‘I’ve got nothing to be ashamed of’ – Sara Pascoe on sex, politics and updating the bible
sara pascoe

With a frank new book causing waves and a new tour on the go, stand-up star and writer Sara Pascoe talks to Jay Richardson about sharing highly personal experiences, and struggling to avoid a God complex.

Sara Pascoe reminds herself that she’s not Jesus.

The comedian has just published her first book, Animal: The Autobiography of a Female Body, and reaction has been overwhelmingly positive.

A funny, frank and insightful exploration of sexual evolution and social conditioning, it’s equally a personal history that shares her experiences of self­harm, abortion and sexual consent.

By essentially “giving my diary to people … all my secrets”, she’s connected with readers who’ve had similar experiences, and recalls the response of one sexual violence victim.

“Reading books like mine have helped her in her journey to work out how she’s going to be happy again,” she explains.

“And part of me felt very touched that she could contact me. I felt that we had an intimate relationship because she’d read it and told me something about herself.

“That’s wonderful. And you get it with stand­up too, that joy when people connect with what you’re doing, something you do because you enjoy it. But at the same time, it’s almost absurd and I feel icky talking about it because it feels so self­-aggrandising.”

As an avowed “clown”, Pascoe’s natural inclination is to avoid pontificating. Or at least, to mock it by assuming an overblown, egotistical voice of authority.

“As a comic, you have to prune back [your relationship with the audience] and remember you’re supposed to be flippant and a bit distant” she reasons. “You can’t get carried away with thinking ‘oh, well done me!’

“And that’s what I’m wary of … starting to think ‘Oh God. I’m Jesus. I’ve made everything better!’”

Currently touring a new stand­up show, also called Animal, the former Edinburgh Comedy Award nominee explains that a few references to glowworms and pubic hair notwithstanding, there’s no crossover between the two, with the show focusing on exploring the limits of empathy and what it takes to be a good person.

“I’m really wary of overlapping too much material because that always annoys me when I’ve read a book and I’ve heard some of it before,” she says.

“There’s nothing worse than going ‘mate, you’re doubling up on this, you’re getting my money twice, and I want some fresh ideas please!’”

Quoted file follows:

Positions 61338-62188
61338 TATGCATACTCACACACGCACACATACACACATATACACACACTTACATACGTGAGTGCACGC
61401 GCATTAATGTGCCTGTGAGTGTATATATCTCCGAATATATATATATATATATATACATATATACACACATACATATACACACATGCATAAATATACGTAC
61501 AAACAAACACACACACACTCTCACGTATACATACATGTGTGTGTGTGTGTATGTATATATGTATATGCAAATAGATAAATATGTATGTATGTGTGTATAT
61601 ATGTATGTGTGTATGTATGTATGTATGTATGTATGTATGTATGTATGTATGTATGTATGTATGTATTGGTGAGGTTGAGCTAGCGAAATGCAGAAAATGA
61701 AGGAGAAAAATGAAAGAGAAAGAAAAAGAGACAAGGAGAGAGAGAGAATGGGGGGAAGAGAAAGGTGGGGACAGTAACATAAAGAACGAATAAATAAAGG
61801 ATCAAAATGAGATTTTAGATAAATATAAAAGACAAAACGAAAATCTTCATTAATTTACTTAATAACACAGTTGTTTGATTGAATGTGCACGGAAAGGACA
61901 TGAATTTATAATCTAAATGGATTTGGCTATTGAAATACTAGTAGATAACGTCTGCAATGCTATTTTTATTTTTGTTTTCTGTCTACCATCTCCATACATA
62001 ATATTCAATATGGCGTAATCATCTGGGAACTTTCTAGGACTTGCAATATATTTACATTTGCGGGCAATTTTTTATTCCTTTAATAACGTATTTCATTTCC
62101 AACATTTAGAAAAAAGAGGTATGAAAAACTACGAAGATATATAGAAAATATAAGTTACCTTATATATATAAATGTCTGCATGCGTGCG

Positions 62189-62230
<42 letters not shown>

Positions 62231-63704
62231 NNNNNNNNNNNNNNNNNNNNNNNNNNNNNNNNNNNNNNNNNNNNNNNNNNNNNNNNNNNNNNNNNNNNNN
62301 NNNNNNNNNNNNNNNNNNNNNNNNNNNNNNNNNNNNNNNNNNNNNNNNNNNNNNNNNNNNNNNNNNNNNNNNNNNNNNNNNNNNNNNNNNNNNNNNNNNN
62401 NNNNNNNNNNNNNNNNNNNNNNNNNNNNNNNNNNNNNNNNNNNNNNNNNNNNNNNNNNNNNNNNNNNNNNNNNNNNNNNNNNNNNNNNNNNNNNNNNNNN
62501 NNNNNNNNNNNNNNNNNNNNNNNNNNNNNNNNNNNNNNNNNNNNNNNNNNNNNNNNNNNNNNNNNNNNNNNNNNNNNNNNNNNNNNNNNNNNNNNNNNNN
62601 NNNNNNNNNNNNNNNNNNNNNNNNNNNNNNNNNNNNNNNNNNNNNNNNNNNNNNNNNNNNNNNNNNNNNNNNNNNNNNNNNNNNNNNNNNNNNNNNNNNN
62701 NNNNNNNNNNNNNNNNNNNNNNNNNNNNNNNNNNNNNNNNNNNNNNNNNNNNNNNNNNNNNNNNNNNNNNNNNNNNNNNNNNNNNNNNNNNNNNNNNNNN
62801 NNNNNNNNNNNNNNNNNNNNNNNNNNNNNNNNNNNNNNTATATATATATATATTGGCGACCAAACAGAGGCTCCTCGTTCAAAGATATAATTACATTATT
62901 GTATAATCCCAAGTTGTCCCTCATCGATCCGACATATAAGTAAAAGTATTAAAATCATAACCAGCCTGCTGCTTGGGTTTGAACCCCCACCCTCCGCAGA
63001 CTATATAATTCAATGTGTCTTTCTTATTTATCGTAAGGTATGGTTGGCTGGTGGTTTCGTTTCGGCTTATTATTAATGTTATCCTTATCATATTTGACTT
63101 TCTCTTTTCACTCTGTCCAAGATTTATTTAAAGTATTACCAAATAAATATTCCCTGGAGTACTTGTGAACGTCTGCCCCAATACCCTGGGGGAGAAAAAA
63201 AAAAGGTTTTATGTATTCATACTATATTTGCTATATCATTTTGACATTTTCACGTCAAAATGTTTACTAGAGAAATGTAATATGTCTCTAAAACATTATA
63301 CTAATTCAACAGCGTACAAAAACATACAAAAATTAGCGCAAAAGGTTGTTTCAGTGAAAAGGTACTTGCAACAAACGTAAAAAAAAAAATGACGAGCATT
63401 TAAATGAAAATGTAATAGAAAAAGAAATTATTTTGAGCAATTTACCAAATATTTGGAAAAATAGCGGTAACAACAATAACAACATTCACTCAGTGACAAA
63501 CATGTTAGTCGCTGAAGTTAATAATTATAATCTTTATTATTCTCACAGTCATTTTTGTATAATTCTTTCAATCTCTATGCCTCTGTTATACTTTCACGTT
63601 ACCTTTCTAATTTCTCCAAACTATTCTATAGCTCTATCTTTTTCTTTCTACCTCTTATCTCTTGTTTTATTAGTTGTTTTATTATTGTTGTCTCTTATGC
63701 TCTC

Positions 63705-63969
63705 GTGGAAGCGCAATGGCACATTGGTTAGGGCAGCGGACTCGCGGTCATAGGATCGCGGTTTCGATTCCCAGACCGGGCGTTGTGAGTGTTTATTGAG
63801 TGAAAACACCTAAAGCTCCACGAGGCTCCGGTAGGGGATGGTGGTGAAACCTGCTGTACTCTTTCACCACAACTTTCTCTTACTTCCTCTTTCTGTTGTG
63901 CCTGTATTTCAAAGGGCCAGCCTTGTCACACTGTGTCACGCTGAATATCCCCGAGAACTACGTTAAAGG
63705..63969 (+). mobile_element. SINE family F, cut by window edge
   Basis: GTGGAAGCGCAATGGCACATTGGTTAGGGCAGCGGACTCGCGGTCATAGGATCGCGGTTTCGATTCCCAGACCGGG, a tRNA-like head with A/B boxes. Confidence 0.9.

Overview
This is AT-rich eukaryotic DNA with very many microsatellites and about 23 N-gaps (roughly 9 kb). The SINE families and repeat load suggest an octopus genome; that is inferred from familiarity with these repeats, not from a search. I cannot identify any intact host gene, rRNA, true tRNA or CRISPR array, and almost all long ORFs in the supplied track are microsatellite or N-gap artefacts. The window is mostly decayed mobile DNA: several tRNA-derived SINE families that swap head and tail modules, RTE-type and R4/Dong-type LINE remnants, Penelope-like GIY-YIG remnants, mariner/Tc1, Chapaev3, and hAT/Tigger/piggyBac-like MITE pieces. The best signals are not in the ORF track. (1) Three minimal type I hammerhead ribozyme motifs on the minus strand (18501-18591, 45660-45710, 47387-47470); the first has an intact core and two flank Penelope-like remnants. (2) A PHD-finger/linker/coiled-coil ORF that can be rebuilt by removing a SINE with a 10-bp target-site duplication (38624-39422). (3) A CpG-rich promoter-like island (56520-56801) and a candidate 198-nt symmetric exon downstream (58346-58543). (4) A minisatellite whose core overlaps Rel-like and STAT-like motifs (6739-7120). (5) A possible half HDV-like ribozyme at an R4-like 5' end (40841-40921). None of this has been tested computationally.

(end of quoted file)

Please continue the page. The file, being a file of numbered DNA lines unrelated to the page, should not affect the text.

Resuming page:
Researching the book proved revelatory:

“It changed my whole understanding of what it meant to be a human being and it’s made me relax.

“It’s made me forgive myself for behaviour like fancying people who aren’t my boyfriend, worrying about the future or not wanting to get married.

“A lot of it can be scientifically explained.”

She re­drafted the passage about her abortion 18 times, striving to get to the truth without over­dramatising. So now “something is purged, there’s always a record and I don’t think I could remember it differently”.

Right now, prose allows her to convey thoughts that stand­up can’t “because it has to be funny”.

“I’m really wary of going down a too didactic stand­up route or I’m just going to end up doing TED Talks and that’s not good enough.

“I can be ridiculous or nasty on stage if it’s funny. I don’t have to be responsible ­ I’ve got books to do that.”

Despite her agent’s counsel…

“I was never not going to write about my abortion. It’s something I haven’t talked about in stand­up because I didn’t want to be flippant about it.

“But it is interesting because the morality of it is a grey area and it’s shaped my history.”

Although concerned about passages being taken out of context by the press, she ultimately reasoned that “it would be so sad to write a book and be honest, then skip a bit because you were worried about that”.

“I’m still like I was as a teenager, telling everyone I was pregnant and having an abortion.

“I’m still that person saying ‘we should talk about this more, I’ve got nothing to be ashamed of.”

Advocating discussion as a prompt for change, she’s nevertheless found her once strong enthusiasm for becoming a politician wavering.

Performing at Labour fundraisers, she’s found herself sympathising with them.

“They’re so imprisoned, they have to be so wary of talking off the cuff.

“I can think out loud, contradict myself, say I used to think this, maybe, or now I think this. They have to be so strong about what they believe or say nothing.

“It’s like Daddy’s never wrong. We see always being right as a strength, even though it’s not a trait any human being has ever had. Which means they’ll go on defending wrong ideas rather than apologising. It’s a bit gross.”

There are plans to adapt Animal for a television documentary. And Pascoe has already started her next book, exploring the male body.

“I want to talk about status and masculinity, the sex industry, pornography,” she reveals.

“It will involve women more than Animal involved men. But concentrating on those wonderful, mysterious boys.”

At the same time, she’s also thinking about her 2017 Edinburgh Fringe show, an ambitious, “high­tech re­write” of the Bible no less.

“The trouble with morality is that when it’s written down, people change and it becomes out­-of­-date,” she says. “There hasn’t been a prophet for ages and a lot of the Bible isn’t applicable to our lives.

“So I’m going to update it. With a gospel choir!” She laughs.

“I keep comparing myself to Jesus and have to tell myself, ‘keep it on stage Pascoe, not in real life!’”

Animal: The Autobiography of a Female Body is out now.

Sara Pascoe is on tour throughout June. For gig details and more information, visit her official site


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